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The Necessities of Legal responsibility Automobile Insurance coverage – jj

The Necessities of Legal responsibility Automobile Insurance coverage


When you’re shopping for auto insurance, you can select several types of coverage depending on your needs and state insurance laws. Almost all states require liability insurance, and it’s normally one of the most expensive portions of an auto insurance policy. So it’s important to understand what you’re paying for.

What Is Liability Car Insurance?

Liability insurance pays others when you’re at fault for damage to their cars or property, or injuring them in a car accident. Property damage can include more than just other people’s cars. If you accidentally hit the gas instead of the brakes and accelerate into a friend’s home, liability can cover the damage done to the house.

Liability insurance also covers legal fees for defending you in a liability lawsuit. Paying your defense costs benefits both you and your insurance company. You get legal fees paid for, and the insurer makes sure you’re not defending yourself and losing a case that they have to pay a settlement for.

Reading Liability Car Insurance Limits

You’ll buy liability insurance in coverage “limits,” meaning the most the insurer will pay. Liability insurance coverage limits are often shown as three numbers, such as 10/50/25. The numbers represent coverage amounts in thousands of dollars, such as:

  • 10 represents $10,000 of bodily injury coverage per person.
  • 50 stands for $50,000 of bodily injury coverage per accident.
  • 25 means you’ll have $25,000 of property damage coverage per accident.

If the damage or injuries you cause surpass your liability insurance limits, you can still be sued for the rest. That’s why if you buy low liability limits to save money upfront, you could find yourself facing big bills later if you cause an expensive accident.

And accident costs can add up fast. For example, say you’re not paying attention to the road and you rear-end a car, causing that car to rear-end another car. Damage can easily exceed a low limit like $25,000, and medical bills for injuries can quickly mount into many thousands of dollars.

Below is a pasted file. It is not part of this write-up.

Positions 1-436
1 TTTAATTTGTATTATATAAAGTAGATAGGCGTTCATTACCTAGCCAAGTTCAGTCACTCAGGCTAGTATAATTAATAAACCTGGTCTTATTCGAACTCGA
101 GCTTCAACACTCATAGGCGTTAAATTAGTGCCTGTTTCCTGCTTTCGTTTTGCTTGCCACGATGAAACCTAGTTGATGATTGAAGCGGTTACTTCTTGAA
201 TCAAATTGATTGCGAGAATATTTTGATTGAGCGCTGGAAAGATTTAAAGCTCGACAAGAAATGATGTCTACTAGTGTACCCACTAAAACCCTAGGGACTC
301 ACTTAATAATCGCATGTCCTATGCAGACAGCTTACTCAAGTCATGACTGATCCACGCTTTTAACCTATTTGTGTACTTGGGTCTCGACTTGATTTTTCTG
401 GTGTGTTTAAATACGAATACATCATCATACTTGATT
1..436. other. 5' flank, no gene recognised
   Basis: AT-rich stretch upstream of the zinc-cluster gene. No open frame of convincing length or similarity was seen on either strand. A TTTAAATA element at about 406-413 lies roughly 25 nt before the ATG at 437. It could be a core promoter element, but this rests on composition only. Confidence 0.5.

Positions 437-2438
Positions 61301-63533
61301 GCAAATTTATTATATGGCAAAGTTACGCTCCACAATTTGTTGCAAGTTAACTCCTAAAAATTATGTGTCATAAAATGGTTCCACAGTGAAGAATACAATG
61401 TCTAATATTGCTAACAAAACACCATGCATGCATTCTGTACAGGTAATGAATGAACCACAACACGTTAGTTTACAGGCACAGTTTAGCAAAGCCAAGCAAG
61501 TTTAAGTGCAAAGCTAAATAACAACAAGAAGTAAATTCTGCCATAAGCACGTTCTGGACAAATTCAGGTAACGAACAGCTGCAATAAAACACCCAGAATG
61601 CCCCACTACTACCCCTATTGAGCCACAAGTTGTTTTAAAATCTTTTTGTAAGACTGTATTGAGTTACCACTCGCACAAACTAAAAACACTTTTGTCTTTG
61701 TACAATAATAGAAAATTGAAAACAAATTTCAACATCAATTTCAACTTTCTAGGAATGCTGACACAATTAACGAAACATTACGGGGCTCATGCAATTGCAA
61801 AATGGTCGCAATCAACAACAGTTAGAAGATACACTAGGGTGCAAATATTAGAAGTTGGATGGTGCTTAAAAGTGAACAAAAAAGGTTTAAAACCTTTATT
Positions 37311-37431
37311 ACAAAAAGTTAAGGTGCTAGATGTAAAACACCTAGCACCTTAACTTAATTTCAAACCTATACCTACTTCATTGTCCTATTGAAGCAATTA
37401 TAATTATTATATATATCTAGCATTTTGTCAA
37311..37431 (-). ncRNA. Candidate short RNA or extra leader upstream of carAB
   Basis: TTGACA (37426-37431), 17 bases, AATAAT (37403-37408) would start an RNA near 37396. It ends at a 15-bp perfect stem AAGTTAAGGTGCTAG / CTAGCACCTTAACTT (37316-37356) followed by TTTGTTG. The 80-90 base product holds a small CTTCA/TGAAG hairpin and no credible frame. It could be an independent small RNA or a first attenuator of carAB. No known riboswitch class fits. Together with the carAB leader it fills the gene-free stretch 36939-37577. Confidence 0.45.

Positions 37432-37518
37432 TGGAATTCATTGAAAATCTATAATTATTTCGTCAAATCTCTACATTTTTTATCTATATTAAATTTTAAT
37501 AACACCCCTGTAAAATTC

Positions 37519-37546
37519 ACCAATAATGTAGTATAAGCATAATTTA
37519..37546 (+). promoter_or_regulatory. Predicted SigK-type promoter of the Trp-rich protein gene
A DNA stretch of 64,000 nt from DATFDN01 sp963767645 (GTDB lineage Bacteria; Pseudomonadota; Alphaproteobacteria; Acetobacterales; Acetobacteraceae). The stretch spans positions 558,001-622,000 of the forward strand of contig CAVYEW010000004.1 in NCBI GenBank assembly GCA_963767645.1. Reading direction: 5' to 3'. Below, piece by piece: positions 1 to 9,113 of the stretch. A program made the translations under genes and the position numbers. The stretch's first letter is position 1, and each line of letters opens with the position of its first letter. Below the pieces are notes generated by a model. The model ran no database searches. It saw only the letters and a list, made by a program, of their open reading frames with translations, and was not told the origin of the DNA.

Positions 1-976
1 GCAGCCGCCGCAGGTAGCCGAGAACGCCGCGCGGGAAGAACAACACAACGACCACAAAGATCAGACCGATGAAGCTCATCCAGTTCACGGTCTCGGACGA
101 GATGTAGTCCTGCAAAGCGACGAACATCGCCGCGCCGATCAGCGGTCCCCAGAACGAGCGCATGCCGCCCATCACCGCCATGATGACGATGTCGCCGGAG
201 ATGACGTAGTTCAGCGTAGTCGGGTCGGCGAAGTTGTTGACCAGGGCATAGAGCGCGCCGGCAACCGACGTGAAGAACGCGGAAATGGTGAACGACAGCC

Minimum Liability Requirements and Average Premiums by State

State Minimum liability requirements Average annual premium for liability insurance
Alabama 25/50/25 $423.98
Alaska 50/100/25 $525.35
Arizona 15/30/10 $539.68
Arkansas 25/50/25 $413.17
California 15/30/5 $520.81
Colorado 25/50/15 $570.10
Connecticut 25/50/20 $678.41
Delaware 25/50/10 $800.20
District of Columbia 25/50/10 $674.79
Florida 10/20/10 $903.30
Georgia 25/50/25 $612.41
Hawaii 20/40/10 $459.78
Idaho 25/50/15 $358.45
Illinois 25/50/20 $467.99
Indiana 25/50/25 $399.15
Iowa 20/40/15 $311.99
Kansas 25/50/25 $366.67
Kentucky 25/50/25 $548.90
Louisiana 15/30/25 $835.28
Maine 50/100/25 $354.95
Maryland 30/60/15 $646.54
Massachusetts 20/40/5 $623.01
Michigan 20/40/10 $812.16
Minnesota 30/60/10 $466.75
Mississippi 25/50/25 $471.70
Missouri 25/50/25 $444.65
Montana 25/50/20 $388.16
Nebraska 25/50/25 $381.80
Nevada 25/50/20 $713.15
New Hampshire 25/50/25 $410.61
New Jersey 15/30/5 $902.97
New Mexico 25/50/10 $495.33
New York 25/50/10 $840.00
North Carolina 30/60/25 $370.54
North Dakota 25/50/25 $296.56
Ohio 25/50/25 $407.68
Oklahoma 25/50/25 $476.10
Oregon 25/50/20 $622.14
Pennsylvania 15/30/5 $515.38
Rhode Island 25/50/25 $790.13
South Carolina 25/50/25 $571.62
South Dakota 25/50/25 $310.82
Tennessee 25/50/15 $423.47
Texas 30/60/25 $575.17
Utah 25/65/15 $523.73
Vermont 25/50/10 $344.81
Virginia 25/50/20 $446.10
Washington 25/50/10 $621.27
West Virginia 25/50/25 $493.72
Wisconsin 25/50/10 $385.51
Wyoming 25/50/20 $329.06
Sources: Requirements – Insurance Information Institute. Average premium – National Association of Insurance Commissioners, Auto Insurance Database Report 2018

States That Don’t Require Liability Insurance

New Hampshire doesn’t require liability insurance, but if you buy it, you must buy the minimum shown above. Still, New Hampshire drivers have to show that they can meet the financial responsibility of a car accident. You must prove you can pay up to:

  • $25,000 for injury or death to any one person.
  • $50,000 for injury to or death to two or more persons in any one accident.
  • $25,000 for property damage in one accident.

New Hampshire drivers can prove they have financial responsibility by buying auto insurance, buying a surety bond, or showing a receipt that they deposited securities in an amount that meets the state’s minimum auto insurance requirement. These securities would then be used if there’s a judgment against you in a car accident.